Today over lunch I heard the warbles of a house finch in the pine tree just outside our dining room window. Those long trills, meandering up and down, as if they could go on forever. Ahhhh! Instantly I felt warmer, even though the outdoor thermometer read 32F. House finches were one of the first birds I identified twenty years ago when I lived in Oakland, CA. Hearing their song takes me back to the Bay Area’s year-round springtime weather. And even though house finches sing all year long, not just in nesting season, here in Colorado their winter songs always sound to me like a trill of spring in the middle of snow.
I looked up, and there he was at the feeder just outside our window, a male all dressed up in his red gear. A real sign of spring! I thought. Except I was mistaken.
Looking up house finches in The Sibley Guide to Bird Life & Behavior, I found that house finches do not molt in springtime into bright breeding colors. Of the finches, only the American goldfinch puts on a mating costume; the rest of the finches do the late-summer molt common to songbirds. If the orange-red of the house finch looks brighter in spring or summer, says Sibley, it’s probably because the feather barbules have worn down over the winter months to expose the more brightly pigmented feather barbs. (The barbs branch out from the central shaft of a feather; the barbules are the tiny hooked system holding the barbs together in a web of parallel lines.)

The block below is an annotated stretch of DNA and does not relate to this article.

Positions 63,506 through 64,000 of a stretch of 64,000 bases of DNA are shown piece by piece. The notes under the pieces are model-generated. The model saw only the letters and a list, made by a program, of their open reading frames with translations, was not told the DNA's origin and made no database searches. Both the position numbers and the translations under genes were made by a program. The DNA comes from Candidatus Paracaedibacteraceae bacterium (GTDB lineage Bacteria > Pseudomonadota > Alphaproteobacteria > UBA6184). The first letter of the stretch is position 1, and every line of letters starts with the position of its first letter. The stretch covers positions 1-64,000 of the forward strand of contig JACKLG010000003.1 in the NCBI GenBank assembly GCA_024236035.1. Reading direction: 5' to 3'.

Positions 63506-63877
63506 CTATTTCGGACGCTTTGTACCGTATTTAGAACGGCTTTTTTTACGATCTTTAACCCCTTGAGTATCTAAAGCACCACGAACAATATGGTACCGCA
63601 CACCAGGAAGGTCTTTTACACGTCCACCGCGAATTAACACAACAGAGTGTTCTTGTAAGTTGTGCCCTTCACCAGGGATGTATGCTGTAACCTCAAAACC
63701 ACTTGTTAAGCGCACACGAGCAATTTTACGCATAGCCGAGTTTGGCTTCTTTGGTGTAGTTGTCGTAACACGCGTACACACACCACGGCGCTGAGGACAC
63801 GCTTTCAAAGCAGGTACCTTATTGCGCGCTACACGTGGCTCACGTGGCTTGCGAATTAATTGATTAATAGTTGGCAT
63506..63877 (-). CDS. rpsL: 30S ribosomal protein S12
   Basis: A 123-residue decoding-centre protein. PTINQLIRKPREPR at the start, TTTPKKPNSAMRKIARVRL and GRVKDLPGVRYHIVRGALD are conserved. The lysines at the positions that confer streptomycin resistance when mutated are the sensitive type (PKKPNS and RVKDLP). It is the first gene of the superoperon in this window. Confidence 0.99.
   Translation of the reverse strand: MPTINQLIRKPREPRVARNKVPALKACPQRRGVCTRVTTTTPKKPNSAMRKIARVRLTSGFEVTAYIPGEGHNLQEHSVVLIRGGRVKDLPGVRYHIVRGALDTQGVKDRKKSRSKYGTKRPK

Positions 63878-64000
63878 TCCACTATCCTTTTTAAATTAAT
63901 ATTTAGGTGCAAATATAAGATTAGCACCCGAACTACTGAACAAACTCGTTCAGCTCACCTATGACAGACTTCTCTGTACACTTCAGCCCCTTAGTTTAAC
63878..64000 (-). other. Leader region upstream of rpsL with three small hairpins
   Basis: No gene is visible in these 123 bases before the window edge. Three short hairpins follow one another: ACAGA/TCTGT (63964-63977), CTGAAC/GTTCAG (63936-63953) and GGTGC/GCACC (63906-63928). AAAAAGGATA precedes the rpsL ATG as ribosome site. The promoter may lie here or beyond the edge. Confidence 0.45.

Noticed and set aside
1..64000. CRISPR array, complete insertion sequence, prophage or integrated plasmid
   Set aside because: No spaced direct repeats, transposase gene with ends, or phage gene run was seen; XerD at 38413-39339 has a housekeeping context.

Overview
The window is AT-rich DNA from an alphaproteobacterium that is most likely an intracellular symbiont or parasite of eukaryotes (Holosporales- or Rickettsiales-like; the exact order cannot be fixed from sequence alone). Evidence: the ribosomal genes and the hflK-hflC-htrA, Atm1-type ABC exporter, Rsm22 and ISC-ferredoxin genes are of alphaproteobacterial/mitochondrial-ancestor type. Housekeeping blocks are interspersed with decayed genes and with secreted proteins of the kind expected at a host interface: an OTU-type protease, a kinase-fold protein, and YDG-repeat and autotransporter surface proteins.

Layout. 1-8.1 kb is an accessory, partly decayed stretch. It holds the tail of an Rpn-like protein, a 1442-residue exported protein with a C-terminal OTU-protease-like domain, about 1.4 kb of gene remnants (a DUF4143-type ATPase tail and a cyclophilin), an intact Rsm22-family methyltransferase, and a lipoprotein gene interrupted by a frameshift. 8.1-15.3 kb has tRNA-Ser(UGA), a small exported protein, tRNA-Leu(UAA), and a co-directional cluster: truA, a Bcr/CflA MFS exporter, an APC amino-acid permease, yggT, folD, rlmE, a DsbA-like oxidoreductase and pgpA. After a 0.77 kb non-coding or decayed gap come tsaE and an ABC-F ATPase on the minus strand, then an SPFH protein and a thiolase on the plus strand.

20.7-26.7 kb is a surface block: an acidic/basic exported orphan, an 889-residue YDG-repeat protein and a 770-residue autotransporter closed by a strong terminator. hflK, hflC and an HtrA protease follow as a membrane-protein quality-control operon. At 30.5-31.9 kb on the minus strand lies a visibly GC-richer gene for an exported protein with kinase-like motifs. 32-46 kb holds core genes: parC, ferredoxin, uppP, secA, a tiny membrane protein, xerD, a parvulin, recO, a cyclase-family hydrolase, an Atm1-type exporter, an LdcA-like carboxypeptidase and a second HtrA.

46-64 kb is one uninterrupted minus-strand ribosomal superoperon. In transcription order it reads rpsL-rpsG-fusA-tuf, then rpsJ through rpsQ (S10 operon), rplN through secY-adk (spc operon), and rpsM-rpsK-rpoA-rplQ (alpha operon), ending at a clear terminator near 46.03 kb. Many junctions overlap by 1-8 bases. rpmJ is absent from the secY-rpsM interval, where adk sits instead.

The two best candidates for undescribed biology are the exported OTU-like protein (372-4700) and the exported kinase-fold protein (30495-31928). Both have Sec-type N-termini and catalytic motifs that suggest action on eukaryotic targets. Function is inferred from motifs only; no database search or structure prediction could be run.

So nothing about the lunchtime finch said spring is just around the corner. I can still wish for it though, can’t I?
(For more on house finches, see the Cornell Lab of Ornithology All About Birds site.)